Chicken Feed Sacks: The Birth of a New Product Line

Copyright Lynda Altman and The Granny Squared

If you follow my Etsy shop, you know that I upcycle my empty chicken feed sacks into tote bags. Sixteen hens eat a lot of feed, about 7 lbs. a day, so 40 pounds doesn’t even last a week. That leaves me with 52+ empty sacks a year, plus bags from the dog food and chicken treats.

 

The tote bags are cool, and I have made plenty. But I was looking to do something different. Going through a stack of vintage sewing patterns, I came across a 1980s Simplicity pattern that was not suitable for sale. The pattern is supposed to make 6 different aprons, but many of the pieces are missing. It is vintage, but it is very common pattern, and there are plenty of complete ones available at a reasonable price.

 

Counting the pattern pieces, I realized that I could make 4 out of the 6 apron styles. Two of those styles are cobbler’s aprons. I love this style. It is a full coverage apron, giving you back and front coverage. If you paint, garden, craft, or clean, the cobbler’s apron is a great choice. Another bonus is two ample front pockets. I started thinking…

 

Collecting the pieces I needed, I laid out a feed sack to see if the pattern pieces will fit. It was close, but it will work. Each apron will take 2 feed sacks. The pocket has to come from a second bag.

 

The pattern called for fold over braid trim. I did not have any of that on hand, and I hate to purchase something other than thread for an upcycled project. Digging through my stash, I came across the perfect choice. A spool of vintage grosgrain ribbon, and it was almost an exact match to the green on the feed sack.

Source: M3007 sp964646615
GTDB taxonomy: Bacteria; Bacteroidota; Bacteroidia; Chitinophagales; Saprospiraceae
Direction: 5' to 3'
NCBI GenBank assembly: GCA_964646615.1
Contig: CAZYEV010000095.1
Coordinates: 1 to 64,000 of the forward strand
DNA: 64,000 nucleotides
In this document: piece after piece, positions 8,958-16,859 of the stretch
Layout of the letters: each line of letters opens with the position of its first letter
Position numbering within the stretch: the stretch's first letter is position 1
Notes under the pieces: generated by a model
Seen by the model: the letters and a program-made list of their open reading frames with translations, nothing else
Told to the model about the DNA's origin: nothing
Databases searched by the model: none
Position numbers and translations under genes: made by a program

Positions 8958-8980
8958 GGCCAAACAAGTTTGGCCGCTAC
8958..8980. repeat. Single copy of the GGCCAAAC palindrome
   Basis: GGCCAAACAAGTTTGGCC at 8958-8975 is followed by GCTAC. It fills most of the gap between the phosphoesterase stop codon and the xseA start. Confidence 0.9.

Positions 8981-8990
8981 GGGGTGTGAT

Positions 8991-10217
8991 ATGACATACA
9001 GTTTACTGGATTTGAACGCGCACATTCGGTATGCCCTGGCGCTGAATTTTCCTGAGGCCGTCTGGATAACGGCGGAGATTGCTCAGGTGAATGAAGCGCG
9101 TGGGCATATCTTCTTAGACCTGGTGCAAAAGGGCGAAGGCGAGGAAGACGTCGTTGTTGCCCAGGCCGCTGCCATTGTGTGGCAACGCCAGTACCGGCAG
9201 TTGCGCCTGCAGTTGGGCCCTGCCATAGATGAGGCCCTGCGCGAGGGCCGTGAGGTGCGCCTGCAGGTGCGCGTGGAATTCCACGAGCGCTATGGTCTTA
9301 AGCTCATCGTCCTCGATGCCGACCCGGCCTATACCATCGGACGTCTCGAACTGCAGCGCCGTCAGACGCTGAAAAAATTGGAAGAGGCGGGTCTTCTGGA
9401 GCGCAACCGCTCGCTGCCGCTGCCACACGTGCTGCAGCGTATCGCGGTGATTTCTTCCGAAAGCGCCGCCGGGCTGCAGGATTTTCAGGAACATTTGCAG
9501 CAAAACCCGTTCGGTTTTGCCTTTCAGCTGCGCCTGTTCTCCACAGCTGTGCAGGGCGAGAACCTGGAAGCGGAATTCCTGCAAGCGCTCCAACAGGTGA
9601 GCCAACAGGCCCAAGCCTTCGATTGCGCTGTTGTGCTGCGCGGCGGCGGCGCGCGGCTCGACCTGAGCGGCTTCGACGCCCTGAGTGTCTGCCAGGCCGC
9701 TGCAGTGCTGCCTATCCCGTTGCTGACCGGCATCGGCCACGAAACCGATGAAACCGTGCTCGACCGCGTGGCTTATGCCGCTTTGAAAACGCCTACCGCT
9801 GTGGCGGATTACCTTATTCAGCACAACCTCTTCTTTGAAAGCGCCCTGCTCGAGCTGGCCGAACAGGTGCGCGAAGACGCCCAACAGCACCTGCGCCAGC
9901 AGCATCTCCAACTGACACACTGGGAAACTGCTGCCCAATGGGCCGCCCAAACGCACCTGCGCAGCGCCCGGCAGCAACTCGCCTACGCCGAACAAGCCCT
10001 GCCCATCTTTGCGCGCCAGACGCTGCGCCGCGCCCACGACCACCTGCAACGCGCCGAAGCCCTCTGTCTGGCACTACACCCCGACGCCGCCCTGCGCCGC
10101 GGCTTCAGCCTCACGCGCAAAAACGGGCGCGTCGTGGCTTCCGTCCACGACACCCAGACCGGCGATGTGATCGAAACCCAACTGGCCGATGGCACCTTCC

Tracing the pattern is easy, especially with feed sacks. I use a Sharpie marker. You will never see the cutting lines on the finished item. Craft scissors are in order here. The feed sacks will kill your sewing shears in no time, save them for fabric.

 

There are only 3 pattern pieces for this particular apron. The main piece is the front and back. I opened the bottom of the feed sack so that it would lay flat. I traced the pattern onto the front, centering it as best as I could so I made the most of the chicken image. Then, I cut through both layers, creating the front and back of the apron at the same time. The pocket is a little tricky. For it to look great, you have to try to capture the same part of the image as the front piece of the apron. This way the chicken image matches and looks more professional. The side ties are cut from the feed sack. Four separate ties are required.

 

Assembly is a breeze. Add ribbon to the top of the pocket piece. Match it up to the bottom of the apron and stitch. Then the shoulders are stitched, followed by the ties. Ribbon trims the neckline and edges of the apron.

Copyright Lynda Altman and The Granny Squared

Vintage Apron Pattern

Want to make a similar apron? You can find Simplicity 7974 from 1968 in my Etsy shop. How do you feel about cobbler aprons? Leave a comment to let me know.

 

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